YOUTUBE VIDEO: Green Infrastructure Takes Stormwater Management ‘Back to the Future’ – Andy Reese, engineer and writer

Andrew Reese sees stormwater management going "back to the future" faster than a 1982 DeLorean with a "flux capacitor." Even if you don't get his clever reference to the Steven Spielberg movie, it suffices to say: Big changes are coming out when it comes to regulating pollutants in stormwater. And, it turns out, mimicking nature with green infrastructure can provide a reliable means of meeting new standards.

NEWS FROM DOWN UNDER: Australia in need of fresh approaches toward urban drainage and urban design

City of Melbourne Councillor Aaron Wood nominated water sensitive urban design as a means by which to manage flood and other risks as a critical part of the city’s push to become more sustainable. Melbourne and other Australian cities had in the past been excessively reliant upon large scale engineering solutions to flood risk management, taking an approach that required the construction of large drainage systems beneath city streets, said Wood.

“In the City of Surrey, an absorbent landscape that slows, sinks and spreads rainwater is becoming a requirement for new development,” states David Hislop, Upland Drainage Engineer

“Soil depth is a primary water management tool for use by local government to adapt to a changing climate. A well-designed landscape with healthy topsoil helps communities through both wet and dry times. Soil is a sponge. It holds and slowly releases rainwater. This can limit runoff during rainy weather; and reduce irrigation water need during dry weather. In the City of Surrey, we specify a minimum soil depth of 300 mm," states David Hislop.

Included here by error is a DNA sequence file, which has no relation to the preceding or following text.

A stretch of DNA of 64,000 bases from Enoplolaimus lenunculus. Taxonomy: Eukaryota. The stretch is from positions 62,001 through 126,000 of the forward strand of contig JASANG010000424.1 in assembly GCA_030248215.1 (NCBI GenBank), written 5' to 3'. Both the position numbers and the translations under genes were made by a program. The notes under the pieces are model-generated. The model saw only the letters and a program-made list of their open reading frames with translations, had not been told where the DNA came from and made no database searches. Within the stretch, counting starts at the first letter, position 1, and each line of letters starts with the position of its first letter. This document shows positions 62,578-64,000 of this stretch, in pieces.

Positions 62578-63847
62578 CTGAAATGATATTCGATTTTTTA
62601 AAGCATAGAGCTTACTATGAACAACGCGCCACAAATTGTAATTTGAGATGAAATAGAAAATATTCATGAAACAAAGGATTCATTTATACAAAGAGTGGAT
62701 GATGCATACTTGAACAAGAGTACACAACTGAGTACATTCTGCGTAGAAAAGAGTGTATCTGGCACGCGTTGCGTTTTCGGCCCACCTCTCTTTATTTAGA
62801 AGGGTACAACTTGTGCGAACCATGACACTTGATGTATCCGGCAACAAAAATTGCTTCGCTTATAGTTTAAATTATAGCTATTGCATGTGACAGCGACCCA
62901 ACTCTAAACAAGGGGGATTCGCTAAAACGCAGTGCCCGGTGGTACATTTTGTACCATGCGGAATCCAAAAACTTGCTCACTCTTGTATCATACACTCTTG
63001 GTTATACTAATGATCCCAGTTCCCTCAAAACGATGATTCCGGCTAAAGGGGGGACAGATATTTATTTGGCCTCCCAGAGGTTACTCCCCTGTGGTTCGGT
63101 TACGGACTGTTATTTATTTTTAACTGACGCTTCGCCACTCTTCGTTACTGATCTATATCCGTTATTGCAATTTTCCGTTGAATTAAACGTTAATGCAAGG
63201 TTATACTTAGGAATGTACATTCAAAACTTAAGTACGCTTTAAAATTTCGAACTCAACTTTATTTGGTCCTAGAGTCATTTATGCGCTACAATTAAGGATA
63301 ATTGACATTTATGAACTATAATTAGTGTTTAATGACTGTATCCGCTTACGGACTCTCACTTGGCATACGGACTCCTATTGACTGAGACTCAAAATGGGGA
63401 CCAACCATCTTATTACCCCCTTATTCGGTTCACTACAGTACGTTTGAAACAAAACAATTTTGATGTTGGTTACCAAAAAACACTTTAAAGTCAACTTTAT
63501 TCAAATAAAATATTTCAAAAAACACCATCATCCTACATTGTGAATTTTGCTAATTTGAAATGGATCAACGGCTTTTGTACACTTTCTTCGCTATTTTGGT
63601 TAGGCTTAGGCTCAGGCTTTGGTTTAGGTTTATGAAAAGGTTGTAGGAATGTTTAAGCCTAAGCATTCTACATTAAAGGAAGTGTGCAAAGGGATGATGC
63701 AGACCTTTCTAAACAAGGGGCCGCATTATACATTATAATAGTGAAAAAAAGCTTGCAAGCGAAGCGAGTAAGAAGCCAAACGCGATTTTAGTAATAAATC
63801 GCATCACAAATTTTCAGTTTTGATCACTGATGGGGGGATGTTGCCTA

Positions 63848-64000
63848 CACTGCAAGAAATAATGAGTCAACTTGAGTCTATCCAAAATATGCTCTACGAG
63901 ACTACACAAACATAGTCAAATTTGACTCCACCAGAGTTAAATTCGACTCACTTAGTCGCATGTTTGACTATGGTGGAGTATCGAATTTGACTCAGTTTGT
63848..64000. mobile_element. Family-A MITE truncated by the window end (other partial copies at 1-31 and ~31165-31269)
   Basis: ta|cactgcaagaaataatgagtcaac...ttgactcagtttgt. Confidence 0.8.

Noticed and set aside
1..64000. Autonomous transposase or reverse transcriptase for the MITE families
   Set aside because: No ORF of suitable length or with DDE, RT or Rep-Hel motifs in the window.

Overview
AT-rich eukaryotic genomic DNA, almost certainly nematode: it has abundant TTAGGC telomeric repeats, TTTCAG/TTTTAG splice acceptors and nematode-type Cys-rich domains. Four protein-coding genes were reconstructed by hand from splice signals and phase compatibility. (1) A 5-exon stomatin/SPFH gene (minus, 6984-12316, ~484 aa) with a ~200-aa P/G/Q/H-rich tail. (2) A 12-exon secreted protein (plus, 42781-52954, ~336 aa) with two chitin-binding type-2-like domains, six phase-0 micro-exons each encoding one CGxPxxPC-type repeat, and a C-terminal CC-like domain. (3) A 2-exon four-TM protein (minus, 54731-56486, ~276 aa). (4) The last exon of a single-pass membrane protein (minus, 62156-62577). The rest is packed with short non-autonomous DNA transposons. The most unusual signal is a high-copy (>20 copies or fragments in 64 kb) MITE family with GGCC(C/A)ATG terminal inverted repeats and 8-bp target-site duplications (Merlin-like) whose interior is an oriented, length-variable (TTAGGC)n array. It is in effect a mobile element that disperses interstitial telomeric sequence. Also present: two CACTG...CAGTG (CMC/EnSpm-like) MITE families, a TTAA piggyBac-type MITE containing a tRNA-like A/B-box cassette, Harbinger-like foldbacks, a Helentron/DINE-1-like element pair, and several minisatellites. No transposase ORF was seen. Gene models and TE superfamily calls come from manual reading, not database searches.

Flashback to 2006: Research Report on Decentralized Stormwater Source Controls Defined the State-of-the-Practice for CSO Reduction

"Capturing rainwater where if falls offers appealing technical alternatives to stormwater runoff capture than conventional end-of-pipe measures. Decentralized controls have the potential to reduce the frequency and volume of CSO events. In addition, a decentralized approach to stormwater management allows communities the flexibility to respond to everchanging economic and environmental conditions," stated Neil Weinsten.

Are Rain Gardens Mini Toxic Cleanup Sites?

“Rain gardens are being embraced worldwide because they do their job so well. The worry is that these same, very efficient rain gardens that are cropping up in our parking strips and front yards are doing their job so well that they could become residential toxic sites. But in fact are they? Not according to the research that’s available," writes Lisa Stiffler.